Technical Assistance Mississippi Office of the Public Defender American Bar Association, Standing Committee on Legal Aid & Indigent Defendants 2012-2014
Evaluation: The Right to Counsel in Mississippi Mississippi Supreme Court Public Defender Task Force U.S. Department of Justice, Bureau of Justice Assistance 2015-2018

Problem: The responsibility for administering and funding trial-level indigent defense services in Mississippi is an entirely local government function. State government has no entity dedicated to determining whether the state’s obligation to provide effective defender services was being met by its counties and cities, and local government generally fell short of the mark due to excessive caseload, no supervision, and undue political & judicial interference.

6AC Impact: In 2011, Mississippi created the Office of the Public Defender (OPD) to collect information from local governments on the provision of the right to counsel. The 6AC worked with OPD to show how the decentralized public defense delivery system did not comport with its neighboring states. Based on 6AC recommendations, a Mississippi Supreme Court Public Defender Task Force (“Task Force”) was reconstituted and directed the 6AC to evaluate felony trial-level representation statewide.

In 2018, the Supreme Court Public Defender Task Force endorsed the 6AC recommendations to: (a) create a state level entity to promulgate and enforce standards that define how effective indigent defense services; and (b) create an entity to train criminal justice system actors about the standards so that they are implemented effectively and efficiently. The Mississippi legislature is limited to a 90-day session every other year. A comprehensive reform bill was introduced in 2020, but died in the Appropriations Committee. The bill can next come up in 2022.

Nevada
Project On behalf of Funding Year
Technical Assistance Report: Reclaiming Justice Nevada Supreme Court Indigent Defense Commission Nevada Supreme Court 2012-2013
Evaluation: The Right to Counsel in Rural Nevada Nevada Right to Counsel Commission Nevada Right to Counsel Commission 2018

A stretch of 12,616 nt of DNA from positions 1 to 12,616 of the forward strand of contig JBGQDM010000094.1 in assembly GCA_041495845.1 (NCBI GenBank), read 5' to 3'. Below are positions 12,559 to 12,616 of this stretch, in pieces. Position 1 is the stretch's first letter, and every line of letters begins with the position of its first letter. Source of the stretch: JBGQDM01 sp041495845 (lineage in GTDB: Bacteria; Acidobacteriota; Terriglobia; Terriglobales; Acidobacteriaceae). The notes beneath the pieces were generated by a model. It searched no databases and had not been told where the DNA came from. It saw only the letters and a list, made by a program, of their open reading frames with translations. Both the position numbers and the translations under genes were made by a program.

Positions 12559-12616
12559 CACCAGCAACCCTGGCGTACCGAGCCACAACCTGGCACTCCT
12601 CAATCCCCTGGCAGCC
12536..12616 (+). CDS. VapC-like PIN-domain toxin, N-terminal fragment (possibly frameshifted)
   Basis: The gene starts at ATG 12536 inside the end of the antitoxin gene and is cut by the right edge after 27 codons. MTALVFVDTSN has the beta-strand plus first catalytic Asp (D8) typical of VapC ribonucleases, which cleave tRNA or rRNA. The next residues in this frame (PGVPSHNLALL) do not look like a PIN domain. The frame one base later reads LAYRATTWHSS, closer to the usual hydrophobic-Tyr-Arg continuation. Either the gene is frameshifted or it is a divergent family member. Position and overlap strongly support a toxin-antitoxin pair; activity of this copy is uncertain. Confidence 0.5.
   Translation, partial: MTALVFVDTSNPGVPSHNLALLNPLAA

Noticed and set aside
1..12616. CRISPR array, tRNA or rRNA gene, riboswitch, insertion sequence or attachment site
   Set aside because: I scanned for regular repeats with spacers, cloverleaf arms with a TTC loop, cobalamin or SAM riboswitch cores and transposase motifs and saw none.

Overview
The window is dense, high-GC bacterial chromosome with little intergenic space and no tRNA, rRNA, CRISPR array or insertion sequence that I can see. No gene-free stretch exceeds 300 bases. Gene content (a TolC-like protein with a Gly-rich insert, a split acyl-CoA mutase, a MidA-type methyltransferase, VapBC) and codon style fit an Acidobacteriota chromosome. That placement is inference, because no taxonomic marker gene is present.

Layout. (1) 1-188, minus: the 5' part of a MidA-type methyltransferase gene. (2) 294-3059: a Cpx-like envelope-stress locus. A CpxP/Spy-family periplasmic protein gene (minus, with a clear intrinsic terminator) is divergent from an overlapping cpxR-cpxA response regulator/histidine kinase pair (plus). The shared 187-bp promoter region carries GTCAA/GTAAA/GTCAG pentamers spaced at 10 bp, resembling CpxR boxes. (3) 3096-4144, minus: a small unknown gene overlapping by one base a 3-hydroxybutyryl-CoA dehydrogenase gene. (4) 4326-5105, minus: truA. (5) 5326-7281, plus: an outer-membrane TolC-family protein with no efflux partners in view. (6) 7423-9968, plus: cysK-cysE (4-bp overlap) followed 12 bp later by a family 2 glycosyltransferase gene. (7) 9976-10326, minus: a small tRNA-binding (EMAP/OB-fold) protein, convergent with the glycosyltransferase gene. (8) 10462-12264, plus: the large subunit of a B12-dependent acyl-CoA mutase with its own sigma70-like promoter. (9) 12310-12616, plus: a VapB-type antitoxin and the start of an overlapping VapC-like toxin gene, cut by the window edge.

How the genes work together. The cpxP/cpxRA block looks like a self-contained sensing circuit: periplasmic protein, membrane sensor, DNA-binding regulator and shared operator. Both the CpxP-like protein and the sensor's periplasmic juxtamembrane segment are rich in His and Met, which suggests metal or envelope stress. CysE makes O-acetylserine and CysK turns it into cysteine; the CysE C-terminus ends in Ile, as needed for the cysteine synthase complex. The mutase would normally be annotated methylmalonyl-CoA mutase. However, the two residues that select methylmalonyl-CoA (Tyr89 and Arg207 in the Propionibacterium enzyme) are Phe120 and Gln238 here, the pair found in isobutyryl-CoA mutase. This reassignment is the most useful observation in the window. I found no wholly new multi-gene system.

Problem: Prior to 6AC involvement, the responsibility for administering and funding trial-level indigent defense services in Nevada was a local government function, unless the county chose to use the services of the State Public Defender (SPD). The few counties opting into the state system were responsible for part of the funding of the SPD. State government had no organization dedicated to determining whether or not the state’s obligation to provide effective defender services was being met by its counties and cities opting out of SPD services, and local government generally fell short of the mark due to excessive caseload, no supervision, and undue political & judicial interference.

6AC Impact: In 2012, the Nevada Supreme Court asked the 6AC to assist build consensus for the improvement of the right to counsel in rural Nevada. Based on 6AC recommendations, the Nevada Supreme Court issued two administrative orders: a) banning the use of flat fee contracts statewide; and, b) declaring that any interference with a public defender’s constitutionally protected independence might henceforth be considered an actual or constructive denial of assistance of counsel that is legally presumed to result in prejudice. Based on 6AC recommendations, the legislature subsequently created the Nevada Right to Counsel Commission to specifically evaluate right to counsel services in rural Nevada.

Based on recommendations from the 2018 6AC evaluation, the Nevada legislature created the state Board on Indigent Defense Services (BIDS) and the state Department of Indigent Defense Services in 2019. BIDS is required to promulgate, monitor and enforce statewide standards for the delivery of indigent defense services statewide. Statutorily required standards include: independence of the defense function; time sufficiency and workload controls; attorney/client confidentiality; attorney qualification, training and supervision; and continuous representation. BIDS is currently drafting standards and advocating for state monies to reimburse counties for meeting standards.